90%!  You're kidding! Nope, I'm not. People will tell you it's lower (i.e. 20-30%) but when you get into the details then all sorts of things come out of the woodwork. In one case, I have an example where the cost reduction was 99.95%. The reason why people think it's lower is they have no mechanism of situational awareness and so they really have no idea how much duplication, bias and misapplication of doctrine there is. Never, ever underestimate the amount of waste that happens because people make decisions without understanding their environment or sharing that understanding with others.

Of course, don't tell them they're wasting bucket loads of cash, they'll just get defensive. It's better to lead them to that conclusion. Hence take about ten heads of different business units, put them in a room and ask them for maps of their landscapes. They'll look sheepish, often lots of foot gazing with a few claiming "we do mapping". Try to get them to discuss a system and ask who has got this. I can tell you now you'll quickly find that they all have lots of the same type of things but most likely they'll have all customised it. If you've people in the room with more experience of the environment, you'll quickly discover that most business units will have multiples of the "same" thing. Before long, you'll find an example where you'll be counting 30 or 40 different versions.

Now, be careful here because people often raise the idea about common or shared services. There's nothing wrong with this idea as long you're talking about a fairly industrialised act (see the post on outsourcing). The problem with past "common" or "shared" service efforts is organisations didn't have any situational awareness (they still don't) and so they tried to share the wrong things (i.e. stuff that wasn't industrialised). You need to first use the profile to identify duplication and then eliminate bias (i.e. unnecessary customisation) and then with the industrialised stuff (which turns out to be a lot of IT) you can then look at common, shared services or outsourcing to a cloud provider.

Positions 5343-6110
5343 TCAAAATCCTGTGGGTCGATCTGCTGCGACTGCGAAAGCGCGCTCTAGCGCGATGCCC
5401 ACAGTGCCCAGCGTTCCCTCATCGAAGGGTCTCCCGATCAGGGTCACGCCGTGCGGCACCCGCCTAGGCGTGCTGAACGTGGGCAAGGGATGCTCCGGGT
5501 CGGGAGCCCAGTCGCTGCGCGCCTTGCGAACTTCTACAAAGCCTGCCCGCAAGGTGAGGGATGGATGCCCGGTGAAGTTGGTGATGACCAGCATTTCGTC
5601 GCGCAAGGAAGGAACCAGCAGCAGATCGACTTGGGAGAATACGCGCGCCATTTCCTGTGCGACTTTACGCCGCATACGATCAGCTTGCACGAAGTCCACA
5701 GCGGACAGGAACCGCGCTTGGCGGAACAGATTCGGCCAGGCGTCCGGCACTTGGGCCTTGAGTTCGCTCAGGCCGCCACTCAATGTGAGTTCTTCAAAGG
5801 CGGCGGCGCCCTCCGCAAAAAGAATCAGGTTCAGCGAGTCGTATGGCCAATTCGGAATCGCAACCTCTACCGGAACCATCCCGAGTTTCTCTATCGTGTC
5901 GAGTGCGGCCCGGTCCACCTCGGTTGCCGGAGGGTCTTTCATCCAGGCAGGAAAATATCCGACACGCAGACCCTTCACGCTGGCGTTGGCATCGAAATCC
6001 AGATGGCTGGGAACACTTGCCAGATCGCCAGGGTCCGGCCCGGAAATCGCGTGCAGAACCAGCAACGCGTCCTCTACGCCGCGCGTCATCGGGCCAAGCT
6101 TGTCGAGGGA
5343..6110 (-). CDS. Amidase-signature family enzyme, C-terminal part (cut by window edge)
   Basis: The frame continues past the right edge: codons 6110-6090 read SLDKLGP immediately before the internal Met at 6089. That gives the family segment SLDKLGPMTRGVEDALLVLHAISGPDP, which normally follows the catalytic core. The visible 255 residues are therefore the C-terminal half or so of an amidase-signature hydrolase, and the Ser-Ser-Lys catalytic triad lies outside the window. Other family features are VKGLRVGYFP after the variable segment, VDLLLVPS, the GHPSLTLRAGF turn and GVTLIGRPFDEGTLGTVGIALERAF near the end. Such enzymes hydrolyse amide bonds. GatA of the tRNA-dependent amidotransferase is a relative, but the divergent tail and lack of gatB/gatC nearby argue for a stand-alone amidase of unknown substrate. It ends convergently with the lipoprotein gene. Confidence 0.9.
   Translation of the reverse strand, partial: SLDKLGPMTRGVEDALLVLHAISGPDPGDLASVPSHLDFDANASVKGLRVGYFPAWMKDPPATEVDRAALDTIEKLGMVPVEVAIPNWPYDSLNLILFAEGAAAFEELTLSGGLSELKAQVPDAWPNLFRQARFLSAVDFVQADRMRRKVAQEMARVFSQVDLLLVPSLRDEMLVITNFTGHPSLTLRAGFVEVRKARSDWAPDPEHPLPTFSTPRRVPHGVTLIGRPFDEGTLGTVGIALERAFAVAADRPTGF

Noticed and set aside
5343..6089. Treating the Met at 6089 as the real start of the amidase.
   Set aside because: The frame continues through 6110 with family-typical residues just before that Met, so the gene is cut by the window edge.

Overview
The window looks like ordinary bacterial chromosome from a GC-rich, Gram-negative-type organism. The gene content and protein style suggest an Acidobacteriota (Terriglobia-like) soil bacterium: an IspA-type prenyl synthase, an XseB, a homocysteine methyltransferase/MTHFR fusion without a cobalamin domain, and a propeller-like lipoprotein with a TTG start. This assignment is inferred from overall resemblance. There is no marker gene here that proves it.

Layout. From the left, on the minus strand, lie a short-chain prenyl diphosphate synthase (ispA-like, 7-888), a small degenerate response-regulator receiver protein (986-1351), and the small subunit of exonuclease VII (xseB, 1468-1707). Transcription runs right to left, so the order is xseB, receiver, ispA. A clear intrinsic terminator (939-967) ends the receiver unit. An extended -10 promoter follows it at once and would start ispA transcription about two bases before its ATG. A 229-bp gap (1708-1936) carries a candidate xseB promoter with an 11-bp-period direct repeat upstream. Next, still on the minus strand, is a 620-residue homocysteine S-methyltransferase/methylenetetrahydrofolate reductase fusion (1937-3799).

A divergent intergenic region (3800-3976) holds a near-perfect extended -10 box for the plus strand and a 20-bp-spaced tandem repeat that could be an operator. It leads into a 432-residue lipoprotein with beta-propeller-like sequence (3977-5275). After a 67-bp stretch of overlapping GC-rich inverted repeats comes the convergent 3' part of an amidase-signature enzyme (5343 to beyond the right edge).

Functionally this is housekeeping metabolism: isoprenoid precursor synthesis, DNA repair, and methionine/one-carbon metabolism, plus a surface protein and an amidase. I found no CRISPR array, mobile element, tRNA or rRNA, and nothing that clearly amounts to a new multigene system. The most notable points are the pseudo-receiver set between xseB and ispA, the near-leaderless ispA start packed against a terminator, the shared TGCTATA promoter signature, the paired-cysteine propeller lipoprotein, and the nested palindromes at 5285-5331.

Oh, and as for the person who said "we do mapping" ... the reality is it's extremely rare and so you can bet they don't. Organisations do use things such as value stream mapping, business process diagrams which are all fine but don't give you context and can therefore lead to all sorts of really bad decisions. For a map you need position (in this case a chain of needs relative to an anchor which is user need) and movement (in this case evolution) and without these two aspects then you'll just keep repeating the same old problems.

This "wisdom" is brought to you courtesy of 2007. For all our sake's, stop doing this sort of nonsense in Government IT. Don't build things without some form of situational awareness. I know a few Depts think of themselves as little Empires and don't want to share but we can't afford to waste vast sums rebuilding the same things over and over. If you're happy with the status quo then please go and work in the private sector instead because a) you won't harm Government or waste taxpayers' money b) the private sector has so much waste they won't notice you piling on a bunch more.